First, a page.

• The cell-philic surfaces of a cell capture array device (FIG. 15) are made with the capture-peptide (e.g., cell-adhesive peptide sequence) RGD. Human blood obtained from a subject with cancer is dispensed at inlet, and the blood cells are allows to contact and be bounds to the 3-D cell-philic surface of the device and captured by the RGD peptide (FIG. 4). The surface of the device is washed three times with PBS to remove uncaptured cells.
  • Captured cells are then stained with antibodies against CD45, cytokeratin, EpCAM, vimentin, N-cadherin, and EGFR and visualized by fluorescent microscopy to confirm that CTC cells are bound to the device.
  • Example 3 Determining a Tumor Cell's Response to Therapy (Prophetic)
  • A study with patients suffering from a rare caner a response to response to various anti-cancer therapies can be performed to determine which line of therapy would be most effective in treating the rare cancer.
  • Three cell capture array devices are pre-loaded with an antibody to EpCAM and 14 different anti-cancer therapeutics at known concentration at known locations on the array (FIG. 5, FIG. 6A and FIG. 6B). Next, primary tumor cells are dissociated from the tumor biopsy and dispensed at the inlet of three different arrays and then washed three times in PBS to remove non-target cells (FIG. 4). After the tumor cells attach to the cell-philic sites on the array, the array is treated to induce release of the inducible therapeutic agent and to allow it to interact with the captured tumor cell.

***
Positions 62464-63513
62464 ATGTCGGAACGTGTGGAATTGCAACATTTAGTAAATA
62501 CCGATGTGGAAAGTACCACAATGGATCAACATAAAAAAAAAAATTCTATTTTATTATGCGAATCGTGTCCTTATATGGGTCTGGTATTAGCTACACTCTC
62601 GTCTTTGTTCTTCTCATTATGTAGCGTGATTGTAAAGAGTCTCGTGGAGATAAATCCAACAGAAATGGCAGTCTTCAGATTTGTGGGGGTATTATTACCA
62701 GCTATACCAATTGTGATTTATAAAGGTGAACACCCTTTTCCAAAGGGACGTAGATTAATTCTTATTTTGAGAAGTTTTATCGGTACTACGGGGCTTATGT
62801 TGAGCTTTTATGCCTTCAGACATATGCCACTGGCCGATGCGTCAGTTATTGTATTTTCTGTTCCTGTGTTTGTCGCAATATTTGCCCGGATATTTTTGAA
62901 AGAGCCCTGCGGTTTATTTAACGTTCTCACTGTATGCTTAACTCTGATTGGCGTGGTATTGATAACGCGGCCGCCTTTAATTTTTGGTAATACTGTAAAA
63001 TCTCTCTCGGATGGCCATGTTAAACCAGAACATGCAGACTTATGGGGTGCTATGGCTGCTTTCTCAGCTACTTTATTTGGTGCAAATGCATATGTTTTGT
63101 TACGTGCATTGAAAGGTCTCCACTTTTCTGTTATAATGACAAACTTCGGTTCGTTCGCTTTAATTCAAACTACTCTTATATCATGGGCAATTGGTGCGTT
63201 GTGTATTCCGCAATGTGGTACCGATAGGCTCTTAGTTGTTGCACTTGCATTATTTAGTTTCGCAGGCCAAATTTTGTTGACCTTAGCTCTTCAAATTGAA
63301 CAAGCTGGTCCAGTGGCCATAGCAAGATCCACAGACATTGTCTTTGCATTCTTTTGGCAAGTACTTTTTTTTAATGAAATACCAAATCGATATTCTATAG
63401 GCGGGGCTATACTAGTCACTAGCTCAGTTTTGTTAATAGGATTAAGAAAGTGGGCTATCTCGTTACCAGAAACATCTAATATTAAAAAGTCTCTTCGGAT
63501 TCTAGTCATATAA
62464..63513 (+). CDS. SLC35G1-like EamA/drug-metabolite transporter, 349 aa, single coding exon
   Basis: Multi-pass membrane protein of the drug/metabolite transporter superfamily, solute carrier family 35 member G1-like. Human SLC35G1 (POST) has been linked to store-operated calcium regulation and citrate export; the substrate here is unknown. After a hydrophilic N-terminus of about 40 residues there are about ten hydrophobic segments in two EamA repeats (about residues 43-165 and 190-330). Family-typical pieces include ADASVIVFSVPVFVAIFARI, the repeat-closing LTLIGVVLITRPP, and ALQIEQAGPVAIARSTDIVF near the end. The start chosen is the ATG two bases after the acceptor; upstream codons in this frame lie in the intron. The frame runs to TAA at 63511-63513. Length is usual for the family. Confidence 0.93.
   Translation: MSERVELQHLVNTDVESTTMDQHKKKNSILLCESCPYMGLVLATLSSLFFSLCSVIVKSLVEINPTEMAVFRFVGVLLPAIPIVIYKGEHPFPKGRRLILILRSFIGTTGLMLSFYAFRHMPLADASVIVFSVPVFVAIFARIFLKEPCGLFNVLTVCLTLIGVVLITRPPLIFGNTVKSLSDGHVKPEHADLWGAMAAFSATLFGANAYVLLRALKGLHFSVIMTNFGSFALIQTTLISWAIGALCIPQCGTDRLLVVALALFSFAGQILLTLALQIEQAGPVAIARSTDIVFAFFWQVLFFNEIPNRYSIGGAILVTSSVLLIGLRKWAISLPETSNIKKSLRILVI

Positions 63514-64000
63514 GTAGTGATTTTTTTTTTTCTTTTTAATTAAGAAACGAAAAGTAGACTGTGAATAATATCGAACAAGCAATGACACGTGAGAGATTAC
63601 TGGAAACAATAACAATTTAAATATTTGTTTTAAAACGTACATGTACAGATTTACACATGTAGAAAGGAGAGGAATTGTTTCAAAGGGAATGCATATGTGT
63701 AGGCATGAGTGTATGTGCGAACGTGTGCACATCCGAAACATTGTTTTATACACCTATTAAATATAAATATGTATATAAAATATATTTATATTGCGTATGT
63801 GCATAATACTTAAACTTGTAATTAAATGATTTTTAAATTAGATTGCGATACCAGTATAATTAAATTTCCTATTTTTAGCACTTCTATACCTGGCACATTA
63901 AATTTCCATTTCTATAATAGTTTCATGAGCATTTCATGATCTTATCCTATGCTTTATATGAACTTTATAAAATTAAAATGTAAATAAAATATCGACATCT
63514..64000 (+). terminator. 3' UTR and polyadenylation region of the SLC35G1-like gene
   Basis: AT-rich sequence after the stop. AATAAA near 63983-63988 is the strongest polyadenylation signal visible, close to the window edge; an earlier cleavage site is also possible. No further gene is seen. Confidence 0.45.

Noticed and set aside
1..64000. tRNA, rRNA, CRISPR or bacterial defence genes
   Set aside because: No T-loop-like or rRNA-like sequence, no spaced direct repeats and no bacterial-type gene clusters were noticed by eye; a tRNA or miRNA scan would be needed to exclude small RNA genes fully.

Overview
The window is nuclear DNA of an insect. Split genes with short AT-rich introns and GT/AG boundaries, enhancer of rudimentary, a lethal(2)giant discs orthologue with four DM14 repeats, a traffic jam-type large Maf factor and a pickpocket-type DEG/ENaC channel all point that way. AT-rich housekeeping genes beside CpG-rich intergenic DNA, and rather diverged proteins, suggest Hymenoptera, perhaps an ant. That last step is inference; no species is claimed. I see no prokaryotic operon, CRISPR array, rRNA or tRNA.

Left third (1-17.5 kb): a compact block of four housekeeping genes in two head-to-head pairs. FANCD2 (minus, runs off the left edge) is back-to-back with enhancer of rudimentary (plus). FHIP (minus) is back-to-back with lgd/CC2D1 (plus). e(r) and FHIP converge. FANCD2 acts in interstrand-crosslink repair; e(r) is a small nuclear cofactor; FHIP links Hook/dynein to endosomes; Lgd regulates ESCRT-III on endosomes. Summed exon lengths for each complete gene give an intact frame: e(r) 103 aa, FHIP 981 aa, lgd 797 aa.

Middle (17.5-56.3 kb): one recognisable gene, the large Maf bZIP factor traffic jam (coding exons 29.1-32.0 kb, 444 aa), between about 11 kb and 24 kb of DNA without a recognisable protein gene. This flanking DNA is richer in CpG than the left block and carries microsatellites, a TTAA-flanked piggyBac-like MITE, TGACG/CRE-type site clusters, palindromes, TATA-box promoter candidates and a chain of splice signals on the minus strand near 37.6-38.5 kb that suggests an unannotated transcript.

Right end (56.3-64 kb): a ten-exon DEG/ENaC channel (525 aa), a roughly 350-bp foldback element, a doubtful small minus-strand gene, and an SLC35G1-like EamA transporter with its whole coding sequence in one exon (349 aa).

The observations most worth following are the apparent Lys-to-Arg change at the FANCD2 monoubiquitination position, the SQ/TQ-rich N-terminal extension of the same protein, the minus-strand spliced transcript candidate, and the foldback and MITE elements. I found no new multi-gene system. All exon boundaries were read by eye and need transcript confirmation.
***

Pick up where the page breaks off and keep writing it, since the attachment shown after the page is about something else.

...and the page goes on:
• After treatment, the captured tumor cells are suspended in the 3-D hydrogel and are stained using standard IHC staining protocols marker expression is detected and measured by fluorescent microscopy for their viability cell death responses to the drugs at 2, 6, and 12 hours after treatment. During the experiment the captured cells on the array are incubated under standard cell culturing conditions (37° C., 5% CO2) for the length of the experiment.
  • After the determined incubation time had occurred, the captured cells are measured for their responses, and a report is generated using a processor and computer-readable media to de-convolute the addressing of treatment types pre-loaded on the cell capture array device with the cellular responses of the captures cells to anti-cancer therapeutics using a system similar to the one shown in FIG. 13.